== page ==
Scott R. Grubman, Esq.
Gregory A. Tanner, Esq.
Chilivis, Cochran, Larkins & Bever, LLP
In response to the nationwide opioid epidemic, the U.S. Department of Justice (DOJ) has announced the creation of the Opioid Fraud and Abuse Detection Unit.
The announcement was made on August 2, 2017 by Attorney General Jeff Sessions, who explained that for the next three years this new program will fund twelve experienced Assistant United States Attorneys who will focus exclusively on investigating and prosecuting health care fraud related to prescription opioids.
The DOJ is not the only federal agency that is focusing more resources on aggressively targeting the opioid epidemic. The Food and Drug Administration, Office of the National Coordinator for Health Information Technology, and the U.S. Department of Health and Human Services Office of Inspector General have also taken steps to more aggressively fight the opioid crisis.
The DOJ’s new program will utilize data to investigate physicians and pharmacies suspected of unlawfully diverting or dispensing opioids for illegal purposes. Under this new program, the DOJ will seek to detect possible kickback arrangements between prescribing providers and pharmacists or pharmaceutical companies, track the rates at which physicians write opioid prescriptions, review opioid prescriptions for medical necessity, and monitor the number of a physician’s patients who die within 60 days of an opioid prescription. Regarding such new resources to collect and analyze opioid data, Sessions commented that the DOJ “will be better positioned to identify, prosecute and convict some of the individuals contributing to these tens of thousands of deaths a year.”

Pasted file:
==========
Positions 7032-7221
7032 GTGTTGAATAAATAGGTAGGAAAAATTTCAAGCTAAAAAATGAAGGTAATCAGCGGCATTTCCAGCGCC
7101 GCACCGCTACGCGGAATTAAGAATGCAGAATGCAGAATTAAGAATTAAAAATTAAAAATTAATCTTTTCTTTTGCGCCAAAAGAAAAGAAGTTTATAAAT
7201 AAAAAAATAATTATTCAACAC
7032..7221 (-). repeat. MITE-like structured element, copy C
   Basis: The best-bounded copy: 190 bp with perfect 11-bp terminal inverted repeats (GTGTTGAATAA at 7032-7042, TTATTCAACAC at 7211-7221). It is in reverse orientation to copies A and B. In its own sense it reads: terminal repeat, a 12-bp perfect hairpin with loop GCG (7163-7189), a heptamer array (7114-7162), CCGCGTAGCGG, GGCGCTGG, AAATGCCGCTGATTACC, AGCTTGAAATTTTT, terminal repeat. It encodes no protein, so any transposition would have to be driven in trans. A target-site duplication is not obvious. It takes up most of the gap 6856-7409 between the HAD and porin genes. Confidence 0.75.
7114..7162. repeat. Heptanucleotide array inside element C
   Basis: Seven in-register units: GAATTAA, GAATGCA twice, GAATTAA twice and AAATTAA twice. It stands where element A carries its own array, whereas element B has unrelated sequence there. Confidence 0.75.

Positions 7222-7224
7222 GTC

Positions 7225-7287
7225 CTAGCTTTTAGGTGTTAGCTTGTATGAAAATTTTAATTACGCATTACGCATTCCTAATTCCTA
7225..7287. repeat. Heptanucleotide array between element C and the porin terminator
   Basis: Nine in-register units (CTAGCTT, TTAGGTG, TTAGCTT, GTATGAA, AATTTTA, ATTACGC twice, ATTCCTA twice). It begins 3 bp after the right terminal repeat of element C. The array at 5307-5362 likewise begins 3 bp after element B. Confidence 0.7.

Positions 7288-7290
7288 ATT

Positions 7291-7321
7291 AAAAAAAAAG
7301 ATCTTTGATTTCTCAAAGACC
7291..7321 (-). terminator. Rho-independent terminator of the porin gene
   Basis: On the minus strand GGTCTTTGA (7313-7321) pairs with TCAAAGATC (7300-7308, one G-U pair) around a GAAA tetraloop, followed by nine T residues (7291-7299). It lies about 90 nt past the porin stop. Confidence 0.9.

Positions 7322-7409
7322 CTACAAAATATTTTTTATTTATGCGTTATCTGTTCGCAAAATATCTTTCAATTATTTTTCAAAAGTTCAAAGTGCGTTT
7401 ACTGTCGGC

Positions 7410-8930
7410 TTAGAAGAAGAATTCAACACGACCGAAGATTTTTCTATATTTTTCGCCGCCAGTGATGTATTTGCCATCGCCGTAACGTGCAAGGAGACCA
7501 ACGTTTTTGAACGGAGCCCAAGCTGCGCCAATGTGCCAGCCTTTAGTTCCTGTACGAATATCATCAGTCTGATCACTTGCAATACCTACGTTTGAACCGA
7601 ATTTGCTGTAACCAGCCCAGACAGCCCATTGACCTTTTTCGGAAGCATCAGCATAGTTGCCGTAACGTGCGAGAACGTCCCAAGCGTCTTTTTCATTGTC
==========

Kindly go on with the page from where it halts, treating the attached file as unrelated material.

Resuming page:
Discover which districts are part of the new format and more buy clicking below.